A group of California schoolteachers Thursday stepped up the pressure on CalSTRS to unload its investment in the company that made the rifle used to massacre 26 people at a Connecticut elementary school.
The California Federation of Teachers staged a "teach-in" outside the pension fund's West Sacramento headquarters, as the CalSTRS board met inside. Several teachers spoke, and one read aloud a letter of support to the federation from seven families of victims of the 2012 shooting at Sandy Hook Elementary School in Connecticut.
An oversized "report card" scolded CalSTRS Chief Investment Officer Christopher Ailman for not unwinding the investment.
Ailman attended the protest but didn't speak. He told The Sacramento Bee: "I want to hear what they have to say. They're my members." He declined to comment on the group's demand to liquidate the investment.
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At issue is CalSTRS' continued $375 million investment in Cerberus Capital Management, a New York private equity firm. Cerberus owns gun maker Freedom Group.
After the Sandy Hook shooting, CalSTRS made a policy decision two years ago to sell investments in manufacturers of firearms that are illegal in California. That would include Cerberus.
But the pension fund hasn't been able to unwind the Cerberus investment, in large part because of legal restrictions that make it hard to opt out of private equity investments, said pension fund spokesman Michael Sicilia. The fund is also worried about selling the investment at a loss, which would contradict the fund’s responsibility to maximize profits.
Those arguments didn't sway the teachers federation, which called on the California State Teachers' Retirement System to sell the Cerberus holding, even if it does so at a loss.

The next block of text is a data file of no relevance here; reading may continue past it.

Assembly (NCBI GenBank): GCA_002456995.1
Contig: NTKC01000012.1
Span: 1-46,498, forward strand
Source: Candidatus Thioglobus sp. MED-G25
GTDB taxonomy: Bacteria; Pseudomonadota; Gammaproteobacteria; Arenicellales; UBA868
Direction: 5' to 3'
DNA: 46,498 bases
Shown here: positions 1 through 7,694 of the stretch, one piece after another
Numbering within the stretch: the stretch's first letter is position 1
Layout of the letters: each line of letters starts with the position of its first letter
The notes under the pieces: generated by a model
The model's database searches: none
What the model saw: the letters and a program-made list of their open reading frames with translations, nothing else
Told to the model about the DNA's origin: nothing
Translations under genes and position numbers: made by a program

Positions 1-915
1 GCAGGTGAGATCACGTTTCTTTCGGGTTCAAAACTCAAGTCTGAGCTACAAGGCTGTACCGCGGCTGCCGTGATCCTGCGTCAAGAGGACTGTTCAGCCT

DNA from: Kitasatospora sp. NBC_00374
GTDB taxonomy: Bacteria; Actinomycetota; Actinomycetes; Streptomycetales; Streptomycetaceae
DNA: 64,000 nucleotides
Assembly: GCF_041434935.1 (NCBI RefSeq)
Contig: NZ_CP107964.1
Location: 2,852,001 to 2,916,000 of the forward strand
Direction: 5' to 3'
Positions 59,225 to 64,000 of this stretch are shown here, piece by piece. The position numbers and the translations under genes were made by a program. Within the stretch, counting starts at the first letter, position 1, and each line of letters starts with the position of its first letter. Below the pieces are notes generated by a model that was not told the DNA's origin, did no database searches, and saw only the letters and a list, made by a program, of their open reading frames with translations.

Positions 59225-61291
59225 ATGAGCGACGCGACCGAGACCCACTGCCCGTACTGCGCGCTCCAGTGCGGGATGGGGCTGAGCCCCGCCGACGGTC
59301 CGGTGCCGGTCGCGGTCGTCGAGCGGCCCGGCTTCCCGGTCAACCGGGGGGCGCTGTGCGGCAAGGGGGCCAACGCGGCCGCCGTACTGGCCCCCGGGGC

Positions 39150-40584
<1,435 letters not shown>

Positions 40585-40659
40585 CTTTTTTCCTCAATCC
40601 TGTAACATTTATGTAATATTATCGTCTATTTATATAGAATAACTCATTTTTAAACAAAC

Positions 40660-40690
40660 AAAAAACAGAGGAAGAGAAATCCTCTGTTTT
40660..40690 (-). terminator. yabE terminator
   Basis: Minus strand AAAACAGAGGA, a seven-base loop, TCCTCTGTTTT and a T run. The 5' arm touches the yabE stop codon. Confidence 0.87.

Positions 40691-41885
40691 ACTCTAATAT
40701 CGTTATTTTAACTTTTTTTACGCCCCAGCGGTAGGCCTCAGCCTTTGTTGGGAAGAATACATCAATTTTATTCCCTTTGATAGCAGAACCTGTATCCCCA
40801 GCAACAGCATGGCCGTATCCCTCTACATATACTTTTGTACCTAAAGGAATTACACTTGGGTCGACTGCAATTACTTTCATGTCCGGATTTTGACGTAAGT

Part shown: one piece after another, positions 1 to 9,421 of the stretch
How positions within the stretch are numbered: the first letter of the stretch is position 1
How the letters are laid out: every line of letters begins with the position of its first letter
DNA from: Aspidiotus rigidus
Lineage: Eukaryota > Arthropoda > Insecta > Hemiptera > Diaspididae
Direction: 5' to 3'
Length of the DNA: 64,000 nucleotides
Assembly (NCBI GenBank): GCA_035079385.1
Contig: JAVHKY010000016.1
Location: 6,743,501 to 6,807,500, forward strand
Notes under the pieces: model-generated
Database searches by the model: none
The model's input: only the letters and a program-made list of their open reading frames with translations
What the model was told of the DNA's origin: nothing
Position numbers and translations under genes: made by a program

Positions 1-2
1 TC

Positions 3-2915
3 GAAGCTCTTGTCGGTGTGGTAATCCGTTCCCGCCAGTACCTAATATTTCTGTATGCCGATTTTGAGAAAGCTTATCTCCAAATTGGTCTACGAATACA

"It's our money," said Doug Orr, a professor at City College of San Francisco, saying divestment would ratchet up pressure on gun makers. "The way you get their attention is through money....We need to take the money away."
Not every teacher believes CalSTRS should be pressured into an immediate sale. "I have full confidence in the staff here," said Maggie Ellis, an Elk Grove schoolteacher and chair of retirement committee at the California Teachers Association. "We will be out of firearms; there's a commitment to do that."
She compared the situation to CalSTRS' decision to sell its tobacco stocks in 2000. "It took time, but we did do it," said Ellis, who attended the West Sacramento protest.
The protest included the screening of a 4-minute documentary in which schoolteachers complained about the continued CalSTRS investment in Cerberus.
A simultaneous protest took place at Cerberus' Los Angeles office.
Call The Bee’s Dale Kasler, (916) 321-1066. Follow him on Twitter @dakasler.